-The late Brendan Behan collected at least one Dublin ballad commemorating the Invincibles hanged for the 1882 killing of Cavendish and Burke in the Phoenix Park.
He remarked that Republicans celebrating the Pikemen of ’98 and the Fenian tradition shunned their memory.
In these more broad-minded days perhaps the Invicibles should have parks and streets and postage stamps dedicated to their memory.
Bridges too, for they would build a bridge between various respectable traditions.
In the 1960s before the IRA split, its Chief of Staff, speaking for them, declared “We are today’s Invincibles.” A childhood friend of Behan, Cathal Goulding had
probably got the idea from him.
Various bodies involved in Irish public life cut their political teeth or sowed their wild oats with the 1960s IRA. I remember, in the 1970s reading a news item in THE TIMES of London which had words of approval for Goulding. So I would fear no disapproval from that source.
The Redmondite Wing of Fine Gael, best represented by John Bruton, could hardly object, for Tom Kettle anticipated such commemoration well over a century ago –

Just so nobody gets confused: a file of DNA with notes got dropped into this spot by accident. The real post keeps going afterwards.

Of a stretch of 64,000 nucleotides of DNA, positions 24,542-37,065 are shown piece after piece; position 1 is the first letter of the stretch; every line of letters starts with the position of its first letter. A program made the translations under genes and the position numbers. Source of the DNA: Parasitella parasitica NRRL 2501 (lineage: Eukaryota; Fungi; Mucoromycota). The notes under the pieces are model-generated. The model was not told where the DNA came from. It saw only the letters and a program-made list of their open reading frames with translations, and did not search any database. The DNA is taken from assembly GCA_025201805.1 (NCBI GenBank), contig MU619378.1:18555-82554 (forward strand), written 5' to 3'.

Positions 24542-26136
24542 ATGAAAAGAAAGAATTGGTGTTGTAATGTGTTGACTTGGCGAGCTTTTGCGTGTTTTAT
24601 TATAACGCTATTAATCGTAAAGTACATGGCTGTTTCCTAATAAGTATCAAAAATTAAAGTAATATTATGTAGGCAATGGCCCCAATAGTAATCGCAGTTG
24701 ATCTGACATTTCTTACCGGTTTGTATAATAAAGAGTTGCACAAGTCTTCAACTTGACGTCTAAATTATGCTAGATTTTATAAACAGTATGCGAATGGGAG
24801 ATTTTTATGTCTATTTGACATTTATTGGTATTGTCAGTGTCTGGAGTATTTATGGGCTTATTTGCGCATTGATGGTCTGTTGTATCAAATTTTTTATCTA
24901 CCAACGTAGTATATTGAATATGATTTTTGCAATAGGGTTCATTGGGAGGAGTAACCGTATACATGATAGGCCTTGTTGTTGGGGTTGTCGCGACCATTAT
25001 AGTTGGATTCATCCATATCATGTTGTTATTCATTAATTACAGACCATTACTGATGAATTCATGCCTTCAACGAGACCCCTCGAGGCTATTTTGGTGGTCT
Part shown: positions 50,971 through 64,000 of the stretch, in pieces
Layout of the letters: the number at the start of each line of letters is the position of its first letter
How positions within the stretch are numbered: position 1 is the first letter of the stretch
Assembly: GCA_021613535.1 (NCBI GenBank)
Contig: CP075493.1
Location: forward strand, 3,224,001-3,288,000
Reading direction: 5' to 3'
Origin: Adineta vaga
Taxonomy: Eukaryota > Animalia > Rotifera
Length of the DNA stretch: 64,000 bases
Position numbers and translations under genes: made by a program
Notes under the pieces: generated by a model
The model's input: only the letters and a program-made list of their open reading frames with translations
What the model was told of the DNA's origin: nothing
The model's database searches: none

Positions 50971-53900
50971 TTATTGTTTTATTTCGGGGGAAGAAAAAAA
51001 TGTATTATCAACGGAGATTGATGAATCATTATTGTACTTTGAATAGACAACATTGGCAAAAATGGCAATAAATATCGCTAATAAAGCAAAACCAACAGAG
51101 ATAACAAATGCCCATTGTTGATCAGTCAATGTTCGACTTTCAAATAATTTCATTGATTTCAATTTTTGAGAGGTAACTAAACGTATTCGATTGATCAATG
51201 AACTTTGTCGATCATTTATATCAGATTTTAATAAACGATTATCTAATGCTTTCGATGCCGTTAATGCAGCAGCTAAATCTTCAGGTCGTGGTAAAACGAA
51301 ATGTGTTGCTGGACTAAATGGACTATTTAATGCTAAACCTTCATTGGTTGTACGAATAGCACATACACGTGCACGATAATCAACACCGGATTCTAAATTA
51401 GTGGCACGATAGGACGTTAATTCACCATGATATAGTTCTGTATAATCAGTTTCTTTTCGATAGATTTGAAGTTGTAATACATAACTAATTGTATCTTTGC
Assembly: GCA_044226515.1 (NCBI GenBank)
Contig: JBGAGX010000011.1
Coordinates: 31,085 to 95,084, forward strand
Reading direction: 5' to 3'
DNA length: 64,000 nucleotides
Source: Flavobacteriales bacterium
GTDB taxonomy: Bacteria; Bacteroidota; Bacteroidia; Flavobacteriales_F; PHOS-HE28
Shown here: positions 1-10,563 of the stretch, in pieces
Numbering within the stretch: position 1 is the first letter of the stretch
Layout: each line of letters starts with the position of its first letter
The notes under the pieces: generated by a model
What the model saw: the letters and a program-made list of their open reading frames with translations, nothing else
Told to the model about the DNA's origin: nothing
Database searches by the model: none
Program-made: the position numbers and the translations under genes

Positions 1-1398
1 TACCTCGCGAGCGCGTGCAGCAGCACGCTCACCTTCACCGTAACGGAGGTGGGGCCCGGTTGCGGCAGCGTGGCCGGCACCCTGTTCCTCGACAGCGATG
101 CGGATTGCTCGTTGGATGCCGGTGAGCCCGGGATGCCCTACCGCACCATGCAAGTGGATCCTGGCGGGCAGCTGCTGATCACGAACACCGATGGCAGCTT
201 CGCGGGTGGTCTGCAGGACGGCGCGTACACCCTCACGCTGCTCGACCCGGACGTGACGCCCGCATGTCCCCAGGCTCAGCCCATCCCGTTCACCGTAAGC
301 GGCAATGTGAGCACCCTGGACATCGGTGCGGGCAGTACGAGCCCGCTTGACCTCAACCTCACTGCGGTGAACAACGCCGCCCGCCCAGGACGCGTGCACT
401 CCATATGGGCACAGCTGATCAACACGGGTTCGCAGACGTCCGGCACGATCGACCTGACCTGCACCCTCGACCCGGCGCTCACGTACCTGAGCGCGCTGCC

“Cancel the past! Why, yes! We,too, have thought
Of conflict crowned and drowned in olives of peace;
But when Cuchullin and Ferdiadh fought
There lacked no pride of warrior curtesies,
And so must this fight end.
Bond, from the toil of hate we may not cease:
Free, we are free to be your friend.
And when you make your banquet and we come,
Soldier with equal soldier must we sit,
Closing a battle, not forgetting it.
With not a name to hide,
This mate and mother of valiant “rebels” dead
Must come with all her history on her head.
We keep the past for pride:
No deepest peace shall strike our poets dumb:
No rawest squad of death’s own volunteers,
No rudest man who died
To tear your flag down in the bitter years,
But shall have praise, and three times thrice again,
When at that table men shall drink with men.